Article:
Houchin et al v. Allstate Indemnity Insurance Company

Filing 34

MEMORANDUM OPINION AND ORDER granting 29 Motion for Partial Summary Judgment on claims of bad faith signed by Judge Joseph H. McKinley, Jr on 9/22/2008. cc: Counsel (LMW)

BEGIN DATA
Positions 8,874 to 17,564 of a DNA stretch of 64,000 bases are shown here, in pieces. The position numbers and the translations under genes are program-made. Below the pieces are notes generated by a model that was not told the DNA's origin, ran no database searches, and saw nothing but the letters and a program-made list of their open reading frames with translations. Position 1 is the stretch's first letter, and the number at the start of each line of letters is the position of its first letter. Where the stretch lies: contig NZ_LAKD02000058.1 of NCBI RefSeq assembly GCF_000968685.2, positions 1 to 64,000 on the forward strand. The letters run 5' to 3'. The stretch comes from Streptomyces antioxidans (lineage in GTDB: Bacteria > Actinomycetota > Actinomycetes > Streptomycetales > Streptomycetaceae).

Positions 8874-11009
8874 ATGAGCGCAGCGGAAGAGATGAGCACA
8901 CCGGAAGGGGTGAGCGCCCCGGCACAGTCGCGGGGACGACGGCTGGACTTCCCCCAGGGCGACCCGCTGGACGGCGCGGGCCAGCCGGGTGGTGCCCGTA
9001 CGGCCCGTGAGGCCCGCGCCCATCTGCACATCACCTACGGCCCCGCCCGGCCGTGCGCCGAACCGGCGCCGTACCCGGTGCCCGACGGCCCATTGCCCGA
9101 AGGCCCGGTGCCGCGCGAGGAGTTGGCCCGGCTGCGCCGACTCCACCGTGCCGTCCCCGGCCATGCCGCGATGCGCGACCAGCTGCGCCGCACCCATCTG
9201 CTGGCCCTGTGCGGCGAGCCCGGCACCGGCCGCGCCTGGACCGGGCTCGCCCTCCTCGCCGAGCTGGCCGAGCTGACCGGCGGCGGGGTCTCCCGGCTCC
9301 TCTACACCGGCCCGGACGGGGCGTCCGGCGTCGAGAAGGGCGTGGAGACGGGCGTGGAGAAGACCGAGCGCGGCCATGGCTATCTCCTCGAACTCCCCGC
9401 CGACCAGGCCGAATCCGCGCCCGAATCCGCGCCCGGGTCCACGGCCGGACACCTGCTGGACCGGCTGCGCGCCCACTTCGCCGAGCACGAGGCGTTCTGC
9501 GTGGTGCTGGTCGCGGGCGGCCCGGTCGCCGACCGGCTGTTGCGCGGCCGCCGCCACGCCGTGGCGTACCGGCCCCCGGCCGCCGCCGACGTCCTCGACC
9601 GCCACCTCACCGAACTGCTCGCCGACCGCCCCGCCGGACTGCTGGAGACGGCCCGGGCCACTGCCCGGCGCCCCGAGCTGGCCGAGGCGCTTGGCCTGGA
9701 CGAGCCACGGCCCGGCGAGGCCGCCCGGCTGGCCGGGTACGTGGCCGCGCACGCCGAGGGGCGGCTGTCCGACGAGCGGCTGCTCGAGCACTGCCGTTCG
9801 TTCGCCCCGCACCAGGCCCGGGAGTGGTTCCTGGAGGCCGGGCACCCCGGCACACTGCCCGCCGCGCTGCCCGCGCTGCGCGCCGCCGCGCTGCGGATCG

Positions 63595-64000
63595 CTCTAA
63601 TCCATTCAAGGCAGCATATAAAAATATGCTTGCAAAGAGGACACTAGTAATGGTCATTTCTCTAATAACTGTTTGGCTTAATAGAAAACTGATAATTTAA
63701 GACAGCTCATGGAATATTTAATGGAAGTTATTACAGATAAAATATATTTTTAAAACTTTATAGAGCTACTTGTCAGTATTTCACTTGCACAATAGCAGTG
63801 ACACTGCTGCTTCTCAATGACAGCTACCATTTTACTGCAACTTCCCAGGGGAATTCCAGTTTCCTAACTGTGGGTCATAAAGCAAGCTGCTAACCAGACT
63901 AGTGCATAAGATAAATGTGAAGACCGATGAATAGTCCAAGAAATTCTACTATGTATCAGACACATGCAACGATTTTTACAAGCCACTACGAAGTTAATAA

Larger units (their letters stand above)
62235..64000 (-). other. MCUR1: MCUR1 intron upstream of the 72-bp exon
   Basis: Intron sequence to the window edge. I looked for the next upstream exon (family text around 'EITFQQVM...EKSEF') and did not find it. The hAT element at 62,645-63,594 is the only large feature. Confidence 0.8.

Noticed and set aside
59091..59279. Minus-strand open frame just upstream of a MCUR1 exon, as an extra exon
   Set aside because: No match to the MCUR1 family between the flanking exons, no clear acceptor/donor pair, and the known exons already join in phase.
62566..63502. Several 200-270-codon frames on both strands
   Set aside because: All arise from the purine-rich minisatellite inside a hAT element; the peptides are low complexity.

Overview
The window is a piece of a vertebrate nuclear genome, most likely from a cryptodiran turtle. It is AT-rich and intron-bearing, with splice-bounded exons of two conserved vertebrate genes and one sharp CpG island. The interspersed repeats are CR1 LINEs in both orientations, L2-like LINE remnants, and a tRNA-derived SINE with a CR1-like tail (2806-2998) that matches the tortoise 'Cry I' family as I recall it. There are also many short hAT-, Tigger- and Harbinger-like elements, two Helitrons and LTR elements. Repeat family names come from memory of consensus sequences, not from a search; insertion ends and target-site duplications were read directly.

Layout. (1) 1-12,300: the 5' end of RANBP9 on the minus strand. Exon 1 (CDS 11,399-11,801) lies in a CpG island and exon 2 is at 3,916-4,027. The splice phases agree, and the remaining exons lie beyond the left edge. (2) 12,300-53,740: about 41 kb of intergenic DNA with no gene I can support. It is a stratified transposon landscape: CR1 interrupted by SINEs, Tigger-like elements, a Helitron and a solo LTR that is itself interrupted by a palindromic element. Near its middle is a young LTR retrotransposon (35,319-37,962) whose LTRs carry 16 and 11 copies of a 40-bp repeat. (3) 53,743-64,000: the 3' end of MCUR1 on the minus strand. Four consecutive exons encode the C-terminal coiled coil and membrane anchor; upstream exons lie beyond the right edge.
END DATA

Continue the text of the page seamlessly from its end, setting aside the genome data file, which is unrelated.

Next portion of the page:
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UNITED STATES DISTRICT COURT WESTERN DISTRICT OF KENTUCKY OWENSBORO DIVISION CIVIL ACTION NO. 4:07-CV-71-M DAVID HOUCHIN and ANGELA HOUCHIN vs. ALLSTATE INDEMNITY COMPANY MEMORANDUM OPINION AND ORDER This matter comes before the Court upon a motion [DN 29] by the Defendant, Allstate Indemnity Company, for partial summary judgment. The Plaintiffs, David Houchin and Angela Houchin, having filed a response [DN 32] and the Defendant having filed a reply [DN 33], this matter now stands submitted. I. BACKGROUND DEFENDANT PLAINTIFFS The Defendant issued a homeowner's policy of insurance (the "Policy") to the Plaintiffs which insured their home located at 1295 Meredith Ridge Road in Leitchfield, Kentucky. The Policy was in place and in force at all times relevant to this lawsuit. On or about July 25, 2006, a fire occurred at the Plaintiffs' home which either damaged or destroyed the dwelling and its contents. In accordance with the terms of the Policy, the Plaintiffs timely filed a claim with the Defendant by providing notice of the fire and the damage. The Defendant refused to pay a portion of the claim on grounds that the Plaintiffs were complicit in causing the fire. It is undisputed that both of the Plaintiffs were subsequently convicted in Kentucky state court of second-degree arson, second degree wanton endangerment, and insurance fraud in relation to the destruction of their home. These convictions are currently being appealed. The Plaintiffs filed this lawsuit1 alleging, among other claims, that the Defendant engaged in bad faith when it denied their insurance claim.2 Specifically, the Plaintiffs allege that the Defendant (1) "failed to acknowledge and act reasonably and promptly upon communications with respect to this claim"; (2) "failed to adopt and implement reasonable standards for the prompt investigation of this claim"; (3) "refused to pay said claim without conducting a reasonable investigation based upon all the available information"; and (4) "failed to attempt a good faith effectuation of a prompt, fair, and equitable settlement of this claim . . . ." (Pl.s' V. Compl. 8). The Defendant seeks summary judgment on the bad faith claims. II. SUMMARY JUDGMENT STANDARD In order to grant a motion for summary judgment, the Court must find that the pleadings, together with the depositions, interrogatories and affidavits, establish that there is no genuine issue of material fact and that the moving party is entitled to judgment as a matter of law. FED. R. CIV. P. 56. The moving party bears the initial burden of specifying the basis for its motion and of identifying the portion of the record which demonstrates the absence of a genuine issue of material fact. Celotex Corp. v. Catrett, 477 U.S. 317, 322 (1986). Once the moving party satisfies this burden, the nonmoving party must then produce specific facts demonstrating that a genuine issue of fact exists for trial. Anderson v. Liberty Lobby, Inc., 477 U.S. 242, 247-48 (1986). Although the Court must review the evidence in the light most favorable to the non-moving The Plaintiffs filed this suit in Kentucky state court which was subsequently removed to this Court by the Defendant on diversity of citizenship jurisdictional grounds. See 28 U.S.C. 1332 and 1441. The bad faith claim includes allegations that the Defendant violated provisions of the Kentucky Unfair Claims Settlement Practices Act, KRS 304.12-230, and the Kentucky Consumer Protection Act, KRS 367.170. 2 2 1 party, the non-moving party is required to do more than simply show that there is some "metaphysical doubt as to the material facts." Matsushita Elec. Indus. Co. v. Zenith Radio Co., 475 U.S. 574, 586 (1986). The Rule requires the nonmoving party to present "specific facts showing a genuine issue for trial." Rule 56(e). "The mere existence of a scintilla of evidence in support of the [nonmoving party's] position will be insufficient; there must be evidence on which the jury could reasonably find for the [non-moving party]." Anderson, 477 U.S. at 252. III. DISCUSSION In order to state a claim for bad faith, the insured must prove three elements: "(1) the insurer must be obligated to pay the claim under the terms of the policy; (2) the insurer must lack a reasonable basis in law or fact for denying the claim; and (3) it must be shown that the insurer either knew there was no reasonable basis for denying the claim or acted with reckless disregard for whether such a basis existed." Federal Kemper Ins. Co. v. Hornback, 711 S.W.2d 844, 847 (Ky. 1986) (Leibson, J., dissenting) (adopted by incorporation in Curry v. Fireman's Fund Ins. Co., 784 S.W.2d 176, 178 (Ky. 1989)). Here, the insurance policy issued by the Defendant to the Plaintiffs contains a standard provision which excludes coverage for "[i]ntentional or criminal acts of or at the direction of any insured person, if the loss that occurs: a) may be reasonably expected to result from such acts; or b) is the intended result of such acts." (Def.'s Mem., Ex. 1 at p. 6, 9). Furthermore, the policy makes clear that the exclusion applies "regardless of whether or not the insured person is actually charged with, or convicted of a crime." Id. Thus, there is no coverage if the Plaintiffs caused the fire. If there is no coverage, there is no bad faith. The Plaintiffs do not dispute that they were both convicted of arson, reckless endangerment, and insurance fraud. Instead, they argue that because the convictions are on appeal and not final, 3 the convictions should not be considered. However, the finality of the criminal convictions is not the issue. "[A] tort claim for a bad faith refusal to pay must first be tested to determine whether the insurer's refusal to pay involved a claim which was fairly debatable as to either the law or the facts." Empire Fire & Marine Ins. Co. v. Simpsonville Wrecker Svc., Inc., 880 S.W.2d 886, 890 (Ky. Ct. App. 1994). If the claim is "fairly debatable," then a bad faith claim may not be maintained. Id. Thus, the issue to be decided here is whether the question of coverage is fairly debatable. Regardless of Plaintiffs' claims to the contrary, there are clearly facts to support a belief that the Plaintiffs had something to do with causing their house fire. The indictments alone establish that and the convictions further support it. This is true even if their convictions should be reversed. Thus, coverage is fairly debatable on the facts and a bad faith claim for failure to pay cannot be maintained. It seems to be the Plaintiffs' contention that the Defendant investigated the incident and determined that the true cause of the fire was a defective wiring box connector and not arson, and thus, the Defendant lacked a reasonable basis for denying the claim. However, the Plaintiffs, have presented no evidence to support such a conclusion. The Plaintiffs' Response contains only speculation that the Defendant knew the fire was not caused by arson and yet refused to pay the claim or release the information to the Plaintiffs to assist in their criminal defense. A belief by the Plaintiffs "that a defendant acted from an unlawful motive, without evidence supporting that belief, is no more than speculation or unfounded accusation about whether the defendant really did act from an unlawful motive." Carmen v. S.F. Unified Sch. Dist., 237 F.3d 1026, 1028 (9th Cir. 2001) (emphasis added). "[E]ven in the case where elusive concepts such as motive are at issue, summary judgment may be appropriate if the nonmoving party rests merely upon conclusory allegations, 4 improbable inferences and unsupported speculation." Priddy v. Smith, No. 96-6160, 1997 WL 809954, *4 (6th Cir. Dec. 19, 1997) (citing Medina-Munoz v. R.J. Reynolds Tobacco Co., 896 F.2d 5, 8 (1st Cir. 1990)). Furthermore, the nonmoving party in a motion for summary judgment is not permitted to rely merely upon allegations made in its own pleading. See FED. R. CIV. P. 56(e)(2). Instead, the nonmoving party must also point to facts set forth in affidavits, discovery, and disclosure material on file showing a genuine issue for trial. See Rule 56(c) and (e)(2). The only reference the Plaintiffs make to other documents which allegedly prove their allegations is to a sworn deposition in this matter of Victor Thorpe and to the testimony of certain witnesses who testified at the Plaintiffs criminal trial. However, the Plaintiffs have not attached any of these items to their Response nor are any of these materials found in the record. Even if these materials were found in the record, the Plaintiffs fail to cite, other than by generally stating the subject matter of the document, to where the relevant information is to found within those documents and fail to discuss the relevancy of the information to be found within those documents. It is well settled in the Sixth Circuit "that there is no duty imposed upon the trial court to `search the entire record to establish that it is bereft of a genuine issue of material fact.'" Guarino v. Brookfield Twp. Trs., 980 F.2d 399, 404 (6th Cir. 1992) (quoting Street v. J.C. Bradford & Co., 886 F.2d 1472, 1480 (6th Cir. 1989)). "A district court is not required to speculate on which portion of the record the nonmoving party relies, nor is it obligated to wade through and search the entire record for some specific facts that might support the nonmoving party's claim." InterRoyal Corp. v. Sponseller, 889 F.2d 108, 111 (6th Cir. 1989). The Plaintiffs were afforded ample time to prepare and file their Response to the Defendant's motion. The Plaintiffs could not identify a genuine issue of material fact on the bad faith claims and 5 summary judgment is appropriate. IV. CONCLUSION Accordingly, for the reasons set forth above, IT IS HEREBY ORDERED that the Defendant's motion for partial summary judgment [DN 29] is GRANTED as to the Plaintiffs' claims of bad faith. September 22, 2008 Copies to: Counsel of record 6